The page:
Despite what we have learned about the behaviour of viruses and immunology in the last 200 years, there is no guarantee that any project will produce an effective vaccine.
Getting a vaccine to market and ensuring it is safe and effective only comes through extensive research and clinical trials, and thorough regulatory review. The process on average takes 10 to 12 years and the risk of failure is high. According to research by The Massachusetts Institute of Technology, in the last 20 years only 39.6% of vaccine projects have resulted in a drug being approved to go to market. Today only 26 diseases are preventable through vaccination according to the World Health Organisation1, and many deadly infectious diseases remain for which we have no effective vaccines or treatments.
Trials and testing
For success, there are many challenges to overcome at different stages in the clinical research and trial process, which have to be navigated within strict regulatory controls.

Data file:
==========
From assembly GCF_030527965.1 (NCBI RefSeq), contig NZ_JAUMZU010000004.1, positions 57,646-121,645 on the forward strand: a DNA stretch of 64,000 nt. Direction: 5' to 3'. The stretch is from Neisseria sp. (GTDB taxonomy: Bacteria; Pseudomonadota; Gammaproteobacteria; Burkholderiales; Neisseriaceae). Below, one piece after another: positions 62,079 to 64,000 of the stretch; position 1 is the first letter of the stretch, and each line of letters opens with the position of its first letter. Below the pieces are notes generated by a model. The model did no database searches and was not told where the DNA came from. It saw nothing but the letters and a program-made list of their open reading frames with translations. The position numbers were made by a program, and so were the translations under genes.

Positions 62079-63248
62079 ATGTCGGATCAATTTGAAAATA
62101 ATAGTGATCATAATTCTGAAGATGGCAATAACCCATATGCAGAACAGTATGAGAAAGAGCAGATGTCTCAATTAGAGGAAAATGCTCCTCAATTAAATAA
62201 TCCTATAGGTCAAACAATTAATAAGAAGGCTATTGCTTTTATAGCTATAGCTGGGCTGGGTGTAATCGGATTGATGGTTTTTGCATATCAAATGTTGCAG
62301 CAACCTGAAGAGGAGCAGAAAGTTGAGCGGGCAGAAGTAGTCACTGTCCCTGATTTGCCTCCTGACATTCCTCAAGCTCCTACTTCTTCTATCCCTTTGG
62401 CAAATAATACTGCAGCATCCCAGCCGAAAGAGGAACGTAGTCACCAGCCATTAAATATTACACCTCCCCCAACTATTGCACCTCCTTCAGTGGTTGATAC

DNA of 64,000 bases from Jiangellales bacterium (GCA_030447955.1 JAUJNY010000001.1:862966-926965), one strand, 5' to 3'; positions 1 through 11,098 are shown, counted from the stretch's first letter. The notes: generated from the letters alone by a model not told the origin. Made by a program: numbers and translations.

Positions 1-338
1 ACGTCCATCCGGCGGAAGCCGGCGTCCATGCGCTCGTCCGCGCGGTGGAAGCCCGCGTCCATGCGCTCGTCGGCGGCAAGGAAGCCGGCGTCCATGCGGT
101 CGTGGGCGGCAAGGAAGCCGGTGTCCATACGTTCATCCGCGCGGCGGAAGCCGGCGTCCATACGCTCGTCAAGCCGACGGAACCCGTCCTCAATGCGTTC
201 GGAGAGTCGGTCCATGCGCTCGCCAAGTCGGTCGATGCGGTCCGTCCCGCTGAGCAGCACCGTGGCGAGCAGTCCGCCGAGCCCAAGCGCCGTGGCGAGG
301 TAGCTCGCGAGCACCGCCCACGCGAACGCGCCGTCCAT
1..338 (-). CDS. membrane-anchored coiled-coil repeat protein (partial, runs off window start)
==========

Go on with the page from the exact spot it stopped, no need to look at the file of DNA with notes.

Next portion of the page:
Testing the safety and efficacy of a vaccine only comes as the result of extensive pre-human trial research; a process that can easily take two years in normal circumstances.
Before moving to human trials, the sponsor or investigator must get approval from the Medicines and Healthcare Products Regulatory Authority (MHRA) in the UK, which authorises clinical trials and approves new medicines and devices for use. They must also obtain approval from a research and ethics committee (REC), which reviews the trial protocol against a set of standards to ensure it is safe and ethical.
Failure to prove that the proposed trial meets these standards could mean revising trial protocols or starting the process over with a back-up candidate costing time and money, potentially losing first-to-market advantage.